Watch on Cineuropa: in cerca di film su cui dibattere coi tuoi amici? Questa lista ti aiuterà
- Sono disponibili sul nostro sito nuovi film in streaming, pronti a scatenare discussioni di tutti i tipi coi tuoi amici cinefili
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You can’t be friends with someone until you’ve had a good film debate first, and as much as we love solo movie dates, sometimes post-screening discussions can be just as nourishing as the films themselves. That’s why we’ve put together a list of indie gems and festival prizewinners guaranteed to ignite all kinds of discussions: call your friends, and watch them together on Cineuropa!
These titles are brought to you in partnership with eyelet (read the news), a streaming platform designed to give cinephiles around the world access to the very best in independent cinema. In conjunction with eyelet, we are now able to showcase films we’ve been reviewing over the years - titles you can stream and read about on Cineuropa.
For this new instalment in our Watch on Cineuropa series, here’s a new selection of films for you to watch on our pages. Enjoy, and stay tuned for the new movies coming your way soon.
There’s nothing particularly gruesome, no jump scares in Michael Haneke’s Palm d’Or winner. And yet the film will rattle your bones like no other, haunting you long after the end credits. A disquieting chronicle of nascent fascism, and one of the darkest critiques of human nature ever captured on film.
The Look of Silence [+leggi anche:
A companion piece to Joshua Oppenheimer’s The Act of Killing, The Look of Silence continues the director’s investigation into the Indonesian genocide, bringing victims to confront perpetrators. It’s a haunting and harrowing reminder that the architects of such unspeakable tragedy remain unrepentant, and a warning that it all may happen again.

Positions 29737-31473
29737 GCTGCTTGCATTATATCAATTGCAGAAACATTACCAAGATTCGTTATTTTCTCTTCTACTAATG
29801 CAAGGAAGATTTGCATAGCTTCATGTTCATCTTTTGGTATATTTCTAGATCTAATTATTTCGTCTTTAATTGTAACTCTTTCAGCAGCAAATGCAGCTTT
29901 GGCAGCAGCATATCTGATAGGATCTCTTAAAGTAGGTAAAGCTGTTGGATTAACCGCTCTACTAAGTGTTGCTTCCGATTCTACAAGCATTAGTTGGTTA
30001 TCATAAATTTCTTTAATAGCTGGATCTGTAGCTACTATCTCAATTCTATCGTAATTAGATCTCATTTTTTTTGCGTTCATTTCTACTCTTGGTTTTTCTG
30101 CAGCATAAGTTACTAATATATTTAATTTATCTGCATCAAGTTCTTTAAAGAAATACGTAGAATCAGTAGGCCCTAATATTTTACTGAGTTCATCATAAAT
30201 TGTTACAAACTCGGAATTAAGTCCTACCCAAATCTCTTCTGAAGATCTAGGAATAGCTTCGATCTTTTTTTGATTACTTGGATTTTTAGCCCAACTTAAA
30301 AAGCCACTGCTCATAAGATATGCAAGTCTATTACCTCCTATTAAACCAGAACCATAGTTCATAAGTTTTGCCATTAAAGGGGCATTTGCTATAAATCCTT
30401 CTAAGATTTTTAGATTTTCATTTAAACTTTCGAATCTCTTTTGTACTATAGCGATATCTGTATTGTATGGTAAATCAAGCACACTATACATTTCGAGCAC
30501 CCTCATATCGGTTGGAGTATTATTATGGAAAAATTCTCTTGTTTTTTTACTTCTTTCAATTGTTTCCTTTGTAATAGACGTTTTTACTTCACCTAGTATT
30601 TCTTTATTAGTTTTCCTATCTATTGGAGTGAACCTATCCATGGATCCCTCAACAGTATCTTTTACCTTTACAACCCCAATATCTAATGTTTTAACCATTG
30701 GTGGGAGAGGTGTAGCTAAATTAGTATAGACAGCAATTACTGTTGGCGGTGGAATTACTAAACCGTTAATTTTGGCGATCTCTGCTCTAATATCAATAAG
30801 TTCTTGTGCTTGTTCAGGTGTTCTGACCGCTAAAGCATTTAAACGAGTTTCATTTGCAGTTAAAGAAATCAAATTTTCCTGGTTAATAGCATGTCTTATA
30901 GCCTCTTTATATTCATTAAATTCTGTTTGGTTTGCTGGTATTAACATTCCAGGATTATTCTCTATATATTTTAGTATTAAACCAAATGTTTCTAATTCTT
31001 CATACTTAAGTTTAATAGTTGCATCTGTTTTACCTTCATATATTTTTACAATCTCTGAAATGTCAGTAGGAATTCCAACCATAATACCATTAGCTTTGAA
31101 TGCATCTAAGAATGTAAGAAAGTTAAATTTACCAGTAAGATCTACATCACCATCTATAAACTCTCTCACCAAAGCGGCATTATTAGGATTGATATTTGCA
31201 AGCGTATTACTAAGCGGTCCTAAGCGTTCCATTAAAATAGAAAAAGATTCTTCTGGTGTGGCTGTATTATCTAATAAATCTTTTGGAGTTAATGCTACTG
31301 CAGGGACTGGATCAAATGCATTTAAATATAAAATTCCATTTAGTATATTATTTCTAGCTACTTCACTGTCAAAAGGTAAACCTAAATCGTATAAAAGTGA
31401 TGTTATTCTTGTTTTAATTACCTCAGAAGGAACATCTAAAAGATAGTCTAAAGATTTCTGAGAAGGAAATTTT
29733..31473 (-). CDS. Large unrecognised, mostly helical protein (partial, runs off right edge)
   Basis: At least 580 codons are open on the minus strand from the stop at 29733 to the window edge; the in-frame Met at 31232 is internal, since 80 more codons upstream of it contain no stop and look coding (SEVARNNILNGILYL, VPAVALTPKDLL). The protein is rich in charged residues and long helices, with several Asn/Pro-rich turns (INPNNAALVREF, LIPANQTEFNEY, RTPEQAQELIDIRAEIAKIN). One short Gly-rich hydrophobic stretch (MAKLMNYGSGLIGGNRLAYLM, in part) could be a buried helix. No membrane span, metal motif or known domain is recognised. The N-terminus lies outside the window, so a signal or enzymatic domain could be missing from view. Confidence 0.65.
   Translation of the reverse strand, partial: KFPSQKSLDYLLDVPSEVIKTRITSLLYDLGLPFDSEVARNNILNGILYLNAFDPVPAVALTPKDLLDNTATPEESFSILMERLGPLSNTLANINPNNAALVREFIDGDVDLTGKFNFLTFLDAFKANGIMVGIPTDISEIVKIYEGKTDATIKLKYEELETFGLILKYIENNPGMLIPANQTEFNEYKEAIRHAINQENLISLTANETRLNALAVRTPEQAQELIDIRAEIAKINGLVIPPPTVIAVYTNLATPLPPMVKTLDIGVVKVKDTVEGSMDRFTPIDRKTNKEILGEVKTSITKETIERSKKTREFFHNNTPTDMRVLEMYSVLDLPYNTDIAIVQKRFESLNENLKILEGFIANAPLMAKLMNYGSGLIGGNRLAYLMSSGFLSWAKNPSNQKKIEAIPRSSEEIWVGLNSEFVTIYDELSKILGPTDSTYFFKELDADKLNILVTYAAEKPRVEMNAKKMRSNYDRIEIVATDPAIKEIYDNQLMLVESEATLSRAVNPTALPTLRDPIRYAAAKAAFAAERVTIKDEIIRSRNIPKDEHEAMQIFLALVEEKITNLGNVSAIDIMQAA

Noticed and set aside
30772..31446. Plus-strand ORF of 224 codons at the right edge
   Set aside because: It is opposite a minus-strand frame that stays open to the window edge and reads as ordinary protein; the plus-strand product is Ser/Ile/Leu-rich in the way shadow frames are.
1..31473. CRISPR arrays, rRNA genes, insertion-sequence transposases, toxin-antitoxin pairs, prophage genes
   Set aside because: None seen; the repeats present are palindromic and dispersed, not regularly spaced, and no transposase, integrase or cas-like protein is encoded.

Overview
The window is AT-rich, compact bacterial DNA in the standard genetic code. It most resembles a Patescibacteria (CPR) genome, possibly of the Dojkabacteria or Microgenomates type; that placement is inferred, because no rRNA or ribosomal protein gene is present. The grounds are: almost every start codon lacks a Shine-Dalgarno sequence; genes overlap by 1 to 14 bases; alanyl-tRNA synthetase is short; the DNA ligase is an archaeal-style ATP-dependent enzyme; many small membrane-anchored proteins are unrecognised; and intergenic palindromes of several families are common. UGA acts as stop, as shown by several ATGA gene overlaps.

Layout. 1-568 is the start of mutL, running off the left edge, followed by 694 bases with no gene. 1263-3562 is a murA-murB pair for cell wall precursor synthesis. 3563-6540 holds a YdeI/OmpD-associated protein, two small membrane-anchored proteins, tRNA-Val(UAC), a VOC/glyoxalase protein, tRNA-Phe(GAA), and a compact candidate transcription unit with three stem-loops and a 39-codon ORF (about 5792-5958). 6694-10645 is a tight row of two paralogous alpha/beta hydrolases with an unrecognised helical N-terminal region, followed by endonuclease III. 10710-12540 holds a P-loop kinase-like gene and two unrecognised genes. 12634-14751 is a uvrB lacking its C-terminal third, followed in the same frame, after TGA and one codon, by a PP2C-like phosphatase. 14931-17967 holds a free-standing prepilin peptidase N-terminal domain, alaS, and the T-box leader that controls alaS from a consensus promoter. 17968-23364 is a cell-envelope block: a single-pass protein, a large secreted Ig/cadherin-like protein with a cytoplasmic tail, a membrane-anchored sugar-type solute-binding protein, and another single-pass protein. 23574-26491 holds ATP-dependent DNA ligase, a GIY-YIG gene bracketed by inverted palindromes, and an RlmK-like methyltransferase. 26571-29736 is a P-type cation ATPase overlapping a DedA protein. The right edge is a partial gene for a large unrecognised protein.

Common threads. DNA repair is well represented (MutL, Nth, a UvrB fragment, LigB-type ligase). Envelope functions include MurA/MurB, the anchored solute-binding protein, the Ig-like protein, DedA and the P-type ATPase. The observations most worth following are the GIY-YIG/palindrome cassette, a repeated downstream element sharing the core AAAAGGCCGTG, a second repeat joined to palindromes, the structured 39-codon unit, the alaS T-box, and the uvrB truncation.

Sorry to Bother You
When Black telemarketer Cassius Green discovers a magical key to professional success, his ascent and material glory will put him at odds with his girlfriend, a performance artist. A surreal and anti-capitalist tale, Sorry to Bother You is a triumph of ambition, originality, and savage satire.
Chaitanya Tamhane will be one of the hottest names to look out for at the 77th Venice Film Festival, but this will be the Indian director’s second time on the Lido. In 2014, he nabbed the top prize of the Orizzonti sidebar with this devastating take on injustice and cast prejudice, featuring an old folk singer brought to court on farcical charges… here’s your chance to catch up with Tamhane’s debut feature, and one of the festival’s greatest surprises.
Borgman [+leggi anche:
intervista: Alex van Varmerdam
Think of it as a companion piece to Haneke’s Funny Games: a rollicking and nail-biting look at an affluent family destroyed by a mysterious evil visitor. Except in Borgman, Alex van Warmerdam’s best work to date, the motives of the bearded stranger tormenting his hosts are far less obvious, turning the film into a dreadful, claustrophobic journey of its own kind.
Paulina [+leggi anche:
Winner of the Critics’ Week Grand Prix at the 2015 Cannes Film Festival, Santiago Mitre’s second feature is a haunting exploration of idealism, as seen - and experienced - by a young woman who abandons a cushy career to teach politics to young kids in Argentina’s rural interior. It’s a savage, unflinching film, graced with a phenomenal performance by Dolores Fonzi as its magnetic heroine.
Nestled in the hills between Cannes and Nice, Sophia Antipolis is a technology park housing some of the world’s first-class labs. But in Virgil Vernier’s film, it becomes a sinister, dark place. When a girl’s body is found burnt in a garage, things spiral out of control...
Birds [+leggi anche:
Based on Aristophanes’s 5th century BC comedy The Birds, here’s an experimental, wildly imaginative film dancing between documentary and fiction until the distinction hardly matters. The pitch? A nine-step guide on how to become a bird.
A hypnotic fantasy, Minotaur puts us in close quarters with three Mexico City thirtysomethings as they hang around an apartment, taking turns sleeping and reading. A curious nostalgia permeates it, for a world of quiet, slow-paced pleasures “Minotaur” suggests we may be losing.
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